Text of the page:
In a sense, the proposals under discussion would mark the definitive transformation of European states from semi-sovereign to de facto (and increasingly de jure) non-sovereign entities, and of the EU into an even more repressive, authoritarian and anti-democratic system than the one currently in place: post-democracy on steroids. Of course, from a purely theoretical standpoint, the Eurozone could indeed be transformed into a workable – in economics terms at least – fiscal and political union, by allowing the EMU as a whole to run budget deficits with the support of the ECB, issuing eurobonds, instituting permanent and substantial fiscal transfers from the richer countries/regions to the poorer ones, etc. It is usually claimed that if the left has thus failed to obtain such changes it is because of the unfavourable balance of forces within Europe. This has certainly played a role. But let’s take a minute to think about what such sweeping institutional reform would entail: left-wing governments coming to power in all the countries of the union more or less at the same time (we have seen what happens when one country tries to go at it alone), given that the only way to modify the treaties is through unanimity in the Council. Now, one doesn’t have to be particularly pessimistic to see why that is never going to happen.
Even more importantly, however, a point that is downplayed by practically all progressive integrationists, and which Clancy’s paper has the benefit of highlighting, is that even if such economic reforms of the EMU were possible, they would be ‘completely undesirable from a left standpoint by virtue of the fact that increased economic, fiscal and political integration requires unacceptable trade-offs in the ability of people to participate in the decision-making process democratically at the local and national level’, leading to a dramatic weakening of popular control. Ultimately, a progressive reform of the EU/EMU is not only impossible in practical terms – as acknowledged even by a growing number of mainstream commentators such as Joseph Stiglitz, Paul De Grauwe and others – but also undesirable in popular-democratic terms.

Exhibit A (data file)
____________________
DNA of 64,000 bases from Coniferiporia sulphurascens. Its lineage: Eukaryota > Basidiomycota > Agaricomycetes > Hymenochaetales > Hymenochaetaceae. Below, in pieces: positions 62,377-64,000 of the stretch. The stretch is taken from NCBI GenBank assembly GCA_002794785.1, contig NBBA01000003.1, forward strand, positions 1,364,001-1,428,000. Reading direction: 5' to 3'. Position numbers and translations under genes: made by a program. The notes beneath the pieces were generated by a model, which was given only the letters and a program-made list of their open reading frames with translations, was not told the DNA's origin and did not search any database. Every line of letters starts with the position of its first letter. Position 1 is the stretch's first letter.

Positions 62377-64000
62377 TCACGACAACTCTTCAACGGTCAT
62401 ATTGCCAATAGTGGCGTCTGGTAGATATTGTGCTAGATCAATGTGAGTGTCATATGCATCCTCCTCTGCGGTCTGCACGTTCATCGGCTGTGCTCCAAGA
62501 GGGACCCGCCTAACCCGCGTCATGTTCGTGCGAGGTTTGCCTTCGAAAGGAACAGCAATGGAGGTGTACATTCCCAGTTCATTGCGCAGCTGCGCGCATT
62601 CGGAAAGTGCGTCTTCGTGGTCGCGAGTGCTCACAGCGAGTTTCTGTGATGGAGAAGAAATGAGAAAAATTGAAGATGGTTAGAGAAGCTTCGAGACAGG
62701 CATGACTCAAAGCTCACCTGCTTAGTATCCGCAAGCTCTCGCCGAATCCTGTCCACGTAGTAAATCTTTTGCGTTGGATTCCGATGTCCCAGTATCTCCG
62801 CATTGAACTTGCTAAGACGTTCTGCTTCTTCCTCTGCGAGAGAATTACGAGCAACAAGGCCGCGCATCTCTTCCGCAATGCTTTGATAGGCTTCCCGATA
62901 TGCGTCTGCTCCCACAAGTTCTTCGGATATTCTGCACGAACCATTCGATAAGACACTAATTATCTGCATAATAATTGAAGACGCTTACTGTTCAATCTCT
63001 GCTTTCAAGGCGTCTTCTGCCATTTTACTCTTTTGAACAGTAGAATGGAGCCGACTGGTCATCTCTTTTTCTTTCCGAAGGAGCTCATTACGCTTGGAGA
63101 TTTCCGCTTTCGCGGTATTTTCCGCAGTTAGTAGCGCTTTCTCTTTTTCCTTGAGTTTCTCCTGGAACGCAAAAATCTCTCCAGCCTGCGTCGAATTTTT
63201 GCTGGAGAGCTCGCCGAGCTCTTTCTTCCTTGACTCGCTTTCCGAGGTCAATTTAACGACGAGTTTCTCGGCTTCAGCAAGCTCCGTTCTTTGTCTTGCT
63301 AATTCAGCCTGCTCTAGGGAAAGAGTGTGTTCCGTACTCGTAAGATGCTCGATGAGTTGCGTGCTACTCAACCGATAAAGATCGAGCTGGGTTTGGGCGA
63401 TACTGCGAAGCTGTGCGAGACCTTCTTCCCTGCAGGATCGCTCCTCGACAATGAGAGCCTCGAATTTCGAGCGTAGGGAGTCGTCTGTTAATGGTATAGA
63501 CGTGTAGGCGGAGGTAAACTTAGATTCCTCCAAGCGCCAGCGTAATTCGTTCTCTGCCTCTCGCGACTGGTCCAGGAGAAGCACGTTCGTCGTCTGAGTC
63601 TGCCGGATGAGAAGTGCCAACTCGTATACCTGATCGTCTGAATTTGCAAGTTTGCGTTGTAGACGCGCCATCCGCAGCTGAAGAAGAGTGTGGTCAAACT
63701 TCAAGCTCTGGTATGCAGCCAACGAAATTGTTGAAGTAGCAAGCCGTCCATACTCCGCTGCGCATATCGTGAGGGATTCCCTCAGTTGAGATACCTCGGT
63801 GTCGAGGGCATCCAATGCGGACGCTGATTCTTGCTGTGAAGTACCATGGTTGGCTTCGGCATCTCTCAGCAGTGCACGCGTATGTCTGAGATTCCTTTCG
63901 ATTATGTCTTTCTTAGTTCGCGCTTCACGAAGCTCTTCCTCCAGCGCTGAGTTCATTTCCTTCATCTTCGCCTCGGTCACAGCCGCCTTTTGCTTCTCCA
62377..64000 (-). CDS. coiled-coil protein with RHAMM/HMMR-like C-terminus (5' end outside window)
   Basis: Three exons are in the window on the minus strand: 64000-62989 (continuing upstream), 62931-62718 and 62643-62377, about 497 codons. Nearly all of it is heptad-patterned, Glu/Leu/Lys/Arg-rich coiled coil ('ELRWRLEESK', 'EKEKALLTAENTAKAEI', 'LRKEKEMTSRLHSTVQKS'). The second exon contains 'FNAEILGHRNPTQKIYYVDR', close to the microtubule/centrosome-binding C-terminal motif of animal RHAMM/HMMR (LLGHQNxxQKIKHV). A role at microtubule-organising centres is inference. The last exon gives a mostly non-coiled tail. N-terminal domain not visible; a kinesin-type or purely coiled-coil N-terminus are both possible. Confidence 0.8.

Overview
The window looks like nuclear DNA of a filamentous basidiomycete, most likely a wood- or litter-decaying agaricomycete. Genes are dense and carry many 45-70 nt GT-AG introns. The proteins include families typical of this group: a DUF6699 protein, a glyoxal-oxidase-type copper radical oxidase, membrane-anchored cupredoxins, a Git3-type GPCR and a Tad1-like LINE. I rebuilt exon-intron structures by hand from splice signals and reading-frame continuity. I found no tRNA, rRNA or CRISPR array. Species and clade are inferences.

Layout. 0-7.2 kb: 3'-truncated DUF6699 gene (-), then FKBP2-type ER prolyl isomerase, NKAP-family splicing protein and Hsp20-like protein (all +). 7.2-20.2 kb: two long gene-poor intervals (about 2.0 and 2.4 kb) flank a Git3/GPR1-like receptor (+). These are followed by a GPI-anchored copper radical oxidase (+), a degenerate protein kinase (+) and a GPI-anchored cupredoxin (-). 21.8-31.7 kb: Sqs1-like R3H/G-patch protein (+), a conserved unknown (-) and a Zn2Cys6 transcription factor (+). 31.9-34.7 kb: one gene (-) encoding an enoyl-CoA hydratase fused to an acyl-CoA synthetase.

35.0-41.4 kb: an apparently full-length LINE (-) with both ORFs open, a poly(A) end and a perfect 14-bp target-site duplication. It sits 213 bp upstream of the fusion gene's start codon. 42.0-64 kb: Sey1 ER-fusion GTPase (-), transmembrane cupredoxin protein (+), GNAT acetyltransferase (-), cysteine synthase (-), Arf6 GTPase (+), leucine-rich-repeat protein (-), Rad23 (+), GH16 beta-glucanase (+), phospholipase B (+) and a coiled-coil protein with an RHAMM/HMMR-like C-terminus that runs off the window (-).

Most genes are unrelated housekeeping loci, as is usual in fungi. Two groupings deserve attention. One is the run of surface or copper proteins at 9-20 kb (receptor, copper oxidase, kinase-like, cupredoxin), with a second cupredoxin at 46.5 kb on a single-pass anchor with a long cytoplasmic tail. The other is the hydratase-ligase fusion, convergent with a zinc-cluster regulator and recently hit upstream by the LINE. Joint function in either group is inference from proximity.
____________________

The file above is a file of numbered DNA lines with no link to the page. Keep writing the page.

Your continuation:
What does this in mean in practical terms for European left movements and parties? Of course, it would be naïve to suggest that they should all start campaigning for their respective countries to exit the euro tomorrow, as Clancy acknowledges. There are deep-rooted resistances among citizens that have to be taken into account, not to mention complex technical issues that have to be mastered. Thus, in the short term, the key is to resist any further surrender of national sovereignty to the EU and any further deepening and expansion of the Eurozone. Another important proposal put forward by Clancy, which all left movements and parties should rally around, is the establishment of a legal and viable mechanism for countries wishing to exit the Eurozone: an Article 50 for the Euro Area, so to speak. More generally, it is crucial for the European left to start having an honest debate about national sovereignty in the context of an unreformable EU and Eurozone, especially since a renationalisation of policies is already under way, whether we like it or not. The question is whether the left wants to leave that battleground to the right and extreme right or whether it wants to steer that process in a progressive direction.
A positive step in this direction is a Plan B declaration signed by representatives of Podemos, La France Insoumise, Die Linke, the Portuguese Left Bloc and others which states that, if the plan to transform the EU into an area of democratic cooperation and solidarity fails, then it would mean launching ‘a new system of European cooperation based on the restoration of economic, fiscal and monetary sovereignty, the protection of democracy and social rights and social justice… Fetishism of EU institutions or a specific currency cannot take precedence over the concrete interest of peoples’. Indeed, it cannot.